This Hamilton Beach ice cream maker is a hybrid of the old-fashioned hand-churn type combined with the newer type electric models. It’s versatile, with the ability to make up to four quarts of ice cream, gelato, or frozen yogurt with your choice of mix-ins in approximately 30 minutes.
The design has a vintage look with a top churner and space around the bowl for the ice and rock salt. To use it correctly, you’ll have to allow slightly more time than with the models that are fully automatic, as well as making sure you’ve got the right kind of ice and salt to put in the outside compartment. It does come with more than 20 recipes to help you discover your inner Ben & Jerry.
Best for Kids: Chef'n Sweet Spot Ice Cream Maker
Made by the Chef’n company in Seattle, this ice cream maker is quite different from other ice cream makers in its design, how it works, and what you can do with it. The best part is kids can make their own dessert to explore their creative side.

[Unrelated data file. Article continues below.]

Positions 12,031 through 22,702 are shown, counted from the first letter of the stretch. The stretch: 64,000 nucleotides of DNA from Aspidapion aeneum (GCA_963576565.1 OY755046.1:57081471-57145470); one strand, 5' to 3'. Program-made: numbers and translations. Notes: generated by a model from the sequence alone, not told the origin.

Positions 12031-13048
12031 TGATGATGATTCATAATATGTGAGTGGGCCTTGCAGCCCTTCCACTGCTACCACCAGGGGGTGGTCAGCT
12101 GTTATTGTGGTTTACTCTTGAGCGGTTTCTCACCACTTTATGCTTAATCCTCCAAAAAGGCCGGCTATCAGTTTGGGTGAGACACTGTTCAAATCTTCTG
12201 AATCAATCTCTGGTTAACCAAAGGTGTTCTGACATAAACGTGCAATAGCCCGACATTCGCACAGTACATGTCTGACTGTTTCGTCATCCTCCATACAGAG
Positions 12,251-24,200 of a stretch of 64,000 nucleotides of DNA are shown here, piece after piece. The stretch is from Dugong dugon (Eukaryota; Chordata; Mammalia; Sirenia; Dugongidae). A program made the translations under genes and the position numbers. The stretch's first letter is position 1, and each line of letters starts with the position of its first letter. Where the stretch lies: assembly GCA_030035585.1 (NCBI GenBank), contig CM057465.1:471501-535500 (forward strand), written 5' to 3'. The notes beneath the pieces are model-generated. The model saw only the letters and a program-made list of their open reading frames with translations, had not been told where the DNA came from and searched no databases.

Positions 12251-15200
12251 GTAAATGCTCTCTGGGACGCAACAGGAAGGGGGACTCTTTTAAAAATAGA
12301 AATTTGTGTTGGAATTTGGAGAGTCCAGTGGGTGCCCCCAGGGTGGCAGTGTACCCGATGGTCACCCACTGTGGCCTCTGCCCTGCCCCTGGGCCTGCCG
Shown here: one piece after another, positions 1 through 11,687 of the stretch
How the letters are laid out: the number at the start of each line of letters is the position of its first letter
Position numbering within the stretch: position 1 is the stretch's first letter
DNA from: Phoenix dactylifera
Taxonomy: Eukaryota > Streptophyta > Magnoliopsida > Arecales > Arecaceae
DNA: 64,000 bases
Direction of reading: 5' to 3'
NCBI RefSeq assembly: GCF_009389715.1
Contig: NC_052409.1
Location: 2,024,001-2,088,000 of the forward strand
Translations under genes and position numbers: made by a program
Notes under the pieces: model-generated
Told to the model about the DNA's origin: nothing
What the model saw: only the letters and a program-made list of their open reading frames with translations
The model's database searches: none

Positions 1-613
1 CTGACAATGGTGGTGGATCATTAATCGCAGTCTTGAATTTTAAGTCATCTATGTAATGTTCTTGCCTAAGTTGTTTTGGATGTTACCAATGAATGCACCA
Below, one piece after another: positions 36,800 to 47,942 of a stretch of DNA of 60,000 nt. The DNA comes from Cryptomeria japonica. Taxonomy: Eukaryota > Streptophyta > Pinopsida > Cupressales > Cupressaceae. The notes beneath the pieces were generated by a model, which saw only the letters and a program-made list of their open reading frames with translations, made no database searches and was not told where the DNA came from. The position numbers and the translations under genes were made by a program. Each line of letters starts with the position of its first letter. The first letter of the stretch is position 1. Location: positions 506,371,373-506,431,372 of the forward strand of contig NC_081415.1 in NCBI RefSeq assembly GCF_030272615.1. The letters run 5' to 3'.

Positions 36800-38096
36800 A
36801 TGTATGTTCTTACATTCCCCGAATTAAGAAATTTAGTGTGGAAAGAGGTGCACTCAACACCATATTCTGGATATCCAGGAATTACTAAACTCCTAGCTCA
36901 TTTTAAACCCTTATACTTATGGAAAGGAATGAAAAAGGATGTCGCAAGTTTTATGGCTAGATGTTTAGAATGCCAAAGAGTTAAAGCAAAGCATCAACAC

If you’ve ever visited an ice cream parlor that makes rolled ice cream, you’ve watched as a creamy mixture is poured onto a freezing surface, stirred, then rolled into neat little bundles that can be set into a bowl in a flower-like display. That is exactly how this ice cream maker works. Just make sure to put the pan in your freezer for 24 hours before use. The set includes two paddles to create rolled ice cream, but you can also easily create regular stirred-but-not rolled ice creams, sorbets, or other frozen treats.
Related: The Best Blenders
Best Soft Serve: Cuisinart ICE-45 Ice Cream Maker, Soft Serve Mix-it-In
One of the few soft-serve home ice cream makers, this is designed to stay out on your kitchen countertop. It actually looks like an ice-cream shop soft-serve machine with a cone holder and three built-in condiment dispensers that add your mix-ins by pressing the levers on the side of the machine.
The removable freezer bowl does have to be placed in your freezer for at least 8 hours (preferably more) before using but the rest of the job is fully automatic! Once you turn the dial, it churns for about 20 minutes before you can start indulging. It makes up to 1.5 quarts of soft-serve ice cream or frozen yogurt.
Best Single Serving: DASH My Pint Electric Ice Cream Maker